Now I’ve learned a lot more about this travel hacking hobby – now I know how to stretch miles and points by cutting out luxuries when I need to, and that helps us to keep a low budget in terms of miles and money. We’re not afraid to give up some luxuries if it means our points will cover more hotel nights and our miles will cover more flights.
What was your biggest obstacle to overcome?
Boy, I don’t mean to make life sound rough… but this may be fitting to share about our first 4 months of marriage. It seemed like we never saw each other or had quality time together because we were obligated to other people’s projects. Primarily my job at the time took up a lot of my day. So I would think to myself, “Why did we get married? To see each other on the weekends?”
And then it started to sink in that this is normal.
So I would think to myself, ‘Why did we get married? To see each other on the weekends?’
So I made a semi-vow to never work for anyone else again. Our time would be invested in ourselves from then on out. It was hard to make that philosophy work realistically at first, but I got a hold of some great content on entrepreneurship, and we eventually found some projects to support us.
Speaking of big obstacles and overcoming them, you run a website that is aimed at making travel accessible to everyone, regardless of income level. Tell us about that project.
Travel Is Free is a blog teaching people about travel hacking. My blog is particularly content heavy on how to use frequent flyer miles to do crazy routes and see tons of places. For instance, we did a trip (for 40,000 miles in all business class) from Guam to the Cooke Islands via New Zealand, Sydney, Singapore, and Tokyo.
That’s not a typical “redemption”, but the thing is, 40,000 miles can be earned with one credit card sign up bonus.
So if I could give one tip, it’s to have a rewards card.
Another thing I discuss in my writings is the fact that people don’t understand credit score very well, so they think that having more accounts is bad. But in reality, your credit score is a rating of how good you are at borrowing money. The more you do it without making errors like late payments, the more your score goes up.
So if I could give one tip, it’s to have a rewards card. It pains me to see people pull out debit cards or bad rewards cards like CapitalOne which doesn’t transfer to miles. Airline miles have better prices and more lax routing rules than a normal cash-paid ticket. Check out my post on the Best Travel Rewards Cards of 2014 if you just want some basics.
Who did you meet on the road who changed your life? Tell us about that.
There are so many events in our life that reinforce certain lessons, for better or for worse. So it’s hard to say which events led to which life changes. And therefore I can really only tell you which people get replayed in my head over and over.
In Bali we stayed at this newly built two room homestay, and the owner realized that we were avoiding his adjoined restaurant. We were really just finding the cheapest local spots for our meals and avoiding anything that might be geared for tourists, and therefore more expensive. As soon as he found out we were eating “bakso” and “gado gado” (both local dishes around 50 cents) he told his one staff lady, “when the family eats, Drew and Carrie eat with us.”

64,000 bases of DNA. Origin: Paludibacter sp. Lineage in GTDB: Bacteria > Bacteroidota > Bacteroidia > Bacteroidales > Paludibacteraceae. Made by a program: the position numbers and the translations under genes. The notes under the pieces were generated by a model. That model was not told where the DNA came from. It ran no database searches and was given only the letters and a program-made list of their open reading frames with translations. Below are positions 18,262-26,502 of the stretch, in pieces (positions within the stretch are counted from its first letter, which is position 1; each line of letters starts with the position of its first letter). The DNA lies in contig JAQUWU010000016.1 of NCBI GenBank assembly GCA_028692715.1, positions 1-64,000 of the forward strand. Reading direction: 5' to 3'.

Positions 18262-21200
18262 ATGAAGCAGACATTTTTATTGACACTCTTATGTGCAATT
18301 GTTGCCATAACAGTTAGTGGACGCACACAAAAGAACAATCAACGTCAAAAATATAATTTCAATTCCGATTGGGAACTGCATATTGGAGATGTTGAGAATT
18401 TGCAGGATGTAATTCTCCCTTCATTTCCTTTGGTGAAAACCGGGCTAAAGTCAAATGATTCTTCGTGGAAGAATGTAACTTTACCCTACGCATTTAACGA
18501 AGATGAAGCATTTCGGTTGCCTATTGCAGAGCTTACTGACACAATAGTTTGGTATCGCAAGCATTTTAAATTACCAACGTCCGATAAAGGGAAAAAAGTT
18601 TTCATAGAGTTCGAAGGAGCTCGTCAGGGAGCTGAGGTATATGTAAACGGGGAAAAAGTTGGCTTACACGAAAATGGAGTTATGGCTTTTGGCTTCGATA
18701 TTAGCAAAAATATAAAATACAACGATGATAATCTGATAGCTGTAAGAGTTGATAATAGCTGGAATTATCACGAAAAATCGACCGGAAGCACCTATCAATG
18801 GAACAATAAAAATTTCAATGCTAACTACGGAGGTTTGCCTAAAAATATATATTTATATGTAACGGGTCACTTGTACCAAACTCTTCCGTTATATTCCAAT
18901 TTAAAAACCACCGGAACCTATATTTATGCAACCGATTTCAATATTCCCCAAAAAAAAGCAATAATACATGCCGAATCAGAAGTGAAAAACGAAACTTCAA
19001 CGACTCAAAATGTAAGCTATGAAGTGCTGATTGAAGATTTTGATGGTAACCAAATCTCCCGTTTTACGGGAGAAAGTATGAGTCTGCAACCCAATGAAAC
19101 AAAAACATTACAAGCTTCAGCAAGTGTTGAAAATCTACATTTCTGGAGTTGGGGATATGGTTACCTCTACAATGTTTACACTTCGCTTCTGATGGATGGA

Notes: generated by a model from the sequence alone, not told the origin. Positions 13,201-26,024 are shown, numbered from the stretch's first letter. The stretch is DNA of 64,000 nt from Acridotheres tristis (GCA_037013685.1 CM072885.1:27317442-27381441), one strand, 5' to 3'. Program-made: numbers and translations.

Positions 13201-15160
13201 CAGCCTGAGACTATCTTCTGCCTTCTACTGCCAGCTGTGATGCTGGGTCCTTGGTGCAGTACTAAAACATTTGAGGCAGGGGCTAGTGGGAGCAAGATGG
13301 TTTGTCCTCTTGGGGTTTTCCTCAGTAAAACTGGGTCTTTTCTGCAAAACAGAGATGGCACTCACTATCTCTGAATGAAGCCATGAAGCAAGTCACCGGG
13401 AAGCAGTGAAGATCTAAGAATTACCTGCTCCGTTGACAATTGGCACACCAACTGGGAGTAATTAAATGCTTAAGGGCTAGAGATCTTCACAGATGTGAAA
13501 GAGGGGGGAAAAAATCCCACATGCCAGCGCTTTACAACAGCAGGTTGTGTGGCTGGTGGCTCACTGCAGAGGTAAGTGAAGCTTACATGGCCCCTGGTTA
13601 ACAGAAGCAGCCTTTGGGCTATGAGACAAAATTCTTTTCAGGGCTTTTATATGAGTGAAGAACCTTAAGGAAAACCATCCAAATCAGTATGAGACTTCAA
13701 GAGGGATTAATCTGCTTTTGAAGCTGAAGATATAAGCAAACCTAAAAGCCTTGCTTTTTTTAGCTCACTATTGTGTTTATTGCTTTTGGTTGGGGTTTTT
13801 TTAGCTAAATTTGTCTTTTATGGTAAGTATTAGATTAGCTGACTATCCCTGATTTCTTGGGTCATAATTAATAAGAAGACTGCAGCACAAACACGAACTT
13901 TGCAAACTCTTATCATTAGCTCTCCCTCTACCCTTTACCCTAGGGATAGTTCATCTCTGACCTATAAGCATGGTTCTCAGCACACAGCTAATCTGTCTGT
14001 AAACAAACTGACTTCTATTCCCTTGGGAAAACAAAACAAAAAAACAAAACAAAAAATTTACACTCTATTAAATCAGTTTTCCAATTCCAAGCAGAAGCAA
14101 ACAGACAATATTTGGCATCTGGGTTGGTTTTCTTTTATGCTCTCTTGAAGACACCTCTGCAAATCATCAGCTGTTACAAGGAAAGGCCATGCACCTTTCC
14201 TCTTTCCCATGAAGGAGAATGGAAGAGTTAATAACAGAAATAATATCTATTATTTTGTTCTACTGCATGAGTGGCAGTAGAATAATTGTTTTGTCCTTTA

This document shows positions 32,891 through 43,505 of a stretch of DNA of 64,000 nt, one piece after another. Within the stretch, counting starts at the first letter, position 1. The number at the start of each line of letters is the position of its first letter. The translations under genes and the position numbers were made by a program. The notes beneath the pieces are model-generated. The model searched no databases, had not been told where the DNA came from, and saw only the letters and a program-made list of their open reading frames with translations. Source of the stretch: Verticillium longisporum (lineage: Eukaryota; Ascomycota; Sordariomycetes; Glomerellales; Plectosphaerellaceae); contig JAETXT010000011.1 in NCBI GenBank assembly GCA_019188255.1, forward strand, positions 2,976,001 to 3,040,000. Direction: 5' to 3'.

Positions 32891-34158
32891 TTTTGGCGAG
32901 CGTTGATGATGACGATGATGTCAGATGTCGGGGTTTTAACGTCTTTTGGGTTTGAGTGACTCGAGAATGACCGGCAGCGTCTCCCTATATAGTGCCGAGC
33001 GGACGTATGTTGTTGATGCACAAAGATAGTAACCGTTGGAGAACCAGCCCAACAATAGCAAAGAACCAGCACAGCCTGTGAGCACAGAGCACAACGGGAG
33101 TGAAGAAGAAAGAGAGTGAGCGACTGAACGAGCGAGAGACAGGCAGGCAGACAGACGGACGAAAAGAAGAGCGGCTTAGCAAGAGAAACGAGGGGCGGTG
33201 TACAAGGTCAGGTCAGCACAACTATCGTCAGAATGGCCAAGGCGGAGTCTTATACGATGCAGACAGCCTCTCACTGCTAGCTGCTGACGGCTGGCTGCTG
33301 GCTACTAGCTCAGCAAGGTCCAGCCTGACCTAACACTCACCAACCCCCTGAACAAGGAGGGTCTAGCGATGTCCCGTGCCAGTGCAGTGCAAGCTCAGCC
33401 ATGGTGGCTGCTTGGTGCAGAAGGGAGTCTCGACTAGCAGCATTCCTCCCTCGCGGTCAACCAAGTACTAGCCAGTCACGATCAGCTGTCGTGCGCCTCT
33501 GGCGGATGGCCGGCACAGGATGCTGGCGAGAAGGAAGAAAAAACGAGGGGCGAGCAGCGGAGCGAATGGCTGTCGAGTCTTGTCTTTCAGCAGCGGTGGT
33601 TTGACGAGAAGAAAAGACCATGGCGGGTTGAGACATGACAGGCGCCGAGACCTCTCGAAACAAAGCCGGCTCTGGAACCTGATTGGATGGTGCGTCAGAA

It was incredible to witness such eagerness to give.
So for our 11 days there we joined the family meals. Not only that, but he also took us to the family temple, took us fishing, and let us borrow his own scooter. So on and so on. He went above and beyond to make us feel right at home. At the end of our stay there, before we had to fly out, I asked him if we could treat the family to the Bali Hyatt. At the time it was only 5,000 points a night, so it was a tiny redemption for us, but you could tell how big of an event it was for them. In fact he told me, “I may never get to do something like this again, not in many lifetimes.”
Similarly while looking for a locally priced place to eat in Sri Lanka we came across a young girl who knew a little bit of English and wanted to help us. She asked what we were looking for, and we explained that we wanted to eat where the locals eat. She responded that the locals just eat in their homes, and that she would be glad to have us eat at her home. So we were introduced to her family in a little house with no doors and with an open-fire oven.
In both of those stories, it was incredible to witness such eagerness to give. In the case of our Sri Lankan friend, she gave when she had very little. That is a very impacting thing to experience.
Where are you and what are you doing now?
We’re in Amish country, Ohio right now visiting Carrie’s family. But by the time this publishes we’ll be in Italy. In a few days in fact we’ll fly to New York for a day, then continue on to Milan for two weeks. Then I’m thinking Hawaii for a week, then Japan for a week, and then back to Woutheast Asia where we’ll continue to do what we’re always doing- learning and writing about this crazy hobby and lifestyle.
So I should be booking that trip, but I have a bit of buyer’s paralysis. There are so many places I want to go!
What do you know about travel hacking? Comment below to share your best travel hacking tips.
Read the following for more tips to help save money on the road:
- 8 Tips for the Newbie Hitchiker
- Making the Most of Europe’s Low Cost Airlines
- Budget Travel by Bike: How You Can Do It for $14 Per Day
- Why a Home Exchange is a Great Indie Travel Experience